By Margarita Antidze
EDUARD Shevardnadze, who died on Monday after a long illness, helped remake the world as the last foreign minister of the Soviet Union, only to be bundled from power, pale and confused, by the democratic forces his work had unleashed.
Charm and quick wit set Shevardnadze apart from his predecessors as the Soviet Union’s face to the world.
He was a wily and bruising political operator, one of the intellectual fathers of Mikhail Gorbachev’s policy of “perestroika” (restructuring) who helped oversee the withdrawal of Soviet forces from Afghanistan in 1989.
Shevardnadze was also instrumental in the unification of Germany.
His shock resignation in late 1990, however, dealt a huge blow to Gorbachev, and gave substance to a creeping unease over the threat from hardline opponents of reform and the imminent collapse of the Soviet Union.
As the union splintered, Shevardnadze returned to his native Georgia, newly independent, to try and save it from civil war.
The ageing statesman became cut off, poverty and corruption flourishing under him until his US-educated protégé, Mikheil Saakashvili, harnessed street protests that became the Rose Revolution and Shevarnadze’s bodyguards ushered him out the back door of parliament and into retirement.
“I’m going home,” he said in a televised address announcing his resignation in 2003.
Shevardnadze spent his last decade in quiet seclusion in his hilltop residence, an elderly sage offering words of wisdom to a people who had long stopped listening.
“History will judge him kindly,” Saakashvili said in 2003.
Eduard Shevardnadze was born on Jan. 25, 1928, in a west Georgian village near the Black Sea during the rule of Josef Stalin, a fellow Georgian.
He began working his way up the Communist hierarchy in his early 20s, rising to head the internal security agencies in his 30s and the Georgian branch of the party by 1972 at the age of 44.
His rule was remembered for a loosening of censorship and the emergence of Georgia – long the sub-tropical playground of the Soviet elite – as the most culturally progressive Soviet republic.
In 1985, fresh from winning a Kremlin power struggle, Gorbachev picked Shevardnadze to be foreign minister. The new man was a departure from the apparatchiks of old, his appointment a statement of intent.
The pace of change was electric: Shevardnadze would become friends with US Secretaries of State George Schultz and James Baker, or ‘Jim’ as he called him, as the world watched with awe the fall of the Berlin Wall.
With Baker and West Germany’s Hans-Dietrich Genscher, Shevardnadze is widely credited with securing Germany’s peaceful unification and the withdrawal of Soviet forces.
Then, suddenly, in December 1990, Shevardnadze resigned in an impassioned speech to parliament against what he said was the coming dictatorship. The world was stunned.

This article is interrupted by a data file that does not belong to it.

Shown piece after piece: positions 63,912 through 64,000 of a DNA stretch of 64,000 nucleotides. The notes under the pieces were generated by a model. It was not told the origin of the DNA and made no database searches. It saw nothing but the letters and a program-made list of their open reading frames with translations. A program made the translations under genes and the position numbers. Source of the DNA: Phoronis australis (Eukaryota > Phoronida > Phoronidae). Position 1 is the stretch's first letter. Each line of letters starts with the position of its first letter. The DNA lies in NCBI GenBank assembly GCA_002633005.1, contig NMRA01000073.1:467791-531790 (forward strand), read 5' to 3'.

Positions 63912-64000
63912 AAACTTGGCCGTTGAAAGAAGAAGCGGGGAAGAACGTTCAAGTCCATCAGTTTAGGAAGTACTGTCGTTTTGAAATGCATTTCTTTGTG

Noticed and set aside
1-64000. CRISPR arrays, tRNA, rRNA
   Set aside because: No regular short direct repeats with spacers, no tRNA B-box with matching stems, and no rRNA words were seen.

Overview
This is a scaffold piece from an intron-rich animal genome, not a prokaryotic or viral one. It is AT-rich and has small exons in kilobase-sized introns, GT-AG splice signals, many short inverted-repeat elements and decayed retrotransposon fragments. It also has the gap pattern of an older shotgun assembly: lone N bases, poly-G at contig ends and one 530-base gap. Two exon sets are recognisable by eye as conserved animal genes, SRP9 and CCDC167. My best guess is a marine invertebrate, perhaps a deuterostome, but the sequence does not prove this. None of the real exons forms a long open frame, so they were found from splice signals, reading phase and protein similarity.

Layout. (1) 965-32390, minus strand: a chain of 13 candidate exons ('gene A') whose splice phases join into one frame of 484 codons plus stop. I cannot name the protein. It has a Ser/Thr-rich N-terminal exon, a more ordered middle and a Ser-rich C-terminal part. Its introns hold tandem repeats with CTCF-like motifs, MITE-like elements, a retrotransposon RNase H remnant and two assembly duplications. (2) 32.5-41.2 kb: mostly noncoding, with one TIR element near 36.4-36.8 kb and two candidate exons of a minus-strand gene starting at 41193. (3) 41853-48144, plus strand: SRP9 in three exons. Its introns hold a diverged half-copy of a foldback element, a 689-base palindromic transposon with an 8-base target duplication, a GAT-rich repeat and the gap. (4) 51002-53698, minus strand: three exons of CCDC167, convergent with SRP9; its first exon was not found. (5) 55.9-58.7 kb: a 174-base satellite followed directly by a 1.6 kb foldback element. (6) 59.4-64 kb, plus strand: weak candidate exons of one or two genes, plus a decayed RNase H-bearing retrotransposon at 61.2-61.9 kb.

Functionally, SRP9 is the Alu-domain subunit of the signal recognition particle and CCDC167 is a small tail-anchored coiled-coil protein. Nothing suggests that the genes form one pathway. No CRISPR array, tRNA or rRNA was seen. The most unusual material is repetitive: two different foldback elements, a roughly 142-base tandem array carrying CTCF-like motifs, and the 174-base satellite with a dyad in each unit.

His statement was seen as a warning of the threat posed by the reactionary Soviet right wing to the transformation under Gorbachev, as well as the president’s own increasing reliance on security forces to quell spreading unrest.
“Reformers have gone and hidden in the bushes. Dictatorship is coming,” Shevardnadze said.
But he vowed it would not come to pass.
“The future belongs to democracy and freedom,” he told the chamber.
Less than a year later, in 1991, hardliners mounted what became known as the “August coup”, fearing communism’s complete collapse.
The putschists ultimately failed, Russian leader Boris Yeltsin standing atop a tank in central Moscow rallying thousands against them. The Soviet Union was effectively abolished under Gorbachev’s nose before the year was out.
The president resigned.
In Georgia, however, civil war was under way. Shevardnadze returned in 1992 to a capital in ruins, ethnic conflict raging in two breakaway regions with the help of Moscow. Thugs toting Kalashnikovs were a law unto themselves.
Shevardnadze ultimately failed to resolve either the Abkhazia or South Ossetia conflicts, which would erupt again 15 years later under Saakashvili.
The president was initially seen as a reformer, advocating European and NATO integration and instituting some democratic changes with the aid of the World Bank and the International Monetary Fund.
Beneath the surface, however, the economy was in tatters, dragged down by Russia’s economic collapse in the late 1990s. Cronyism and corruption had reached almost every corner of life. Shevardnadze couldn’t even keep the lights on, so bad were the power shortages.
Painting him as a Machiavellian schemer, Shevardnadze’s critics said he had become just what he had warned against, a petit post-Soviet dictator. In 2003, two years before the end of his mandate, protests erupted over a supposedly rigged parliamentary election.
Twenty days of mass demonstrations in Tbilisi climaxed on Nov. 23 of that year when Shevardnadze tried to open parliament. Saakashvili barged into the chamber, holding a rose and tailed by supporters. “Resign!” he shouted.
The president’s bodyguards, guns raised, bundled him out. Shevardnadze mobilised the army, but after meeting Saakashvili he took to the airwaves to resign.
In retirement, Shevardnadze kept a chunk of the Berlin Wall on a shelf in his office.
Two decades later, his speech slow and memory fading, Shevardnadze told Reuters: “The world is undoubtedly more secure than during the Cold War. But I cannot say we can rest easy. The first signs of a new Cold War have already appeared.”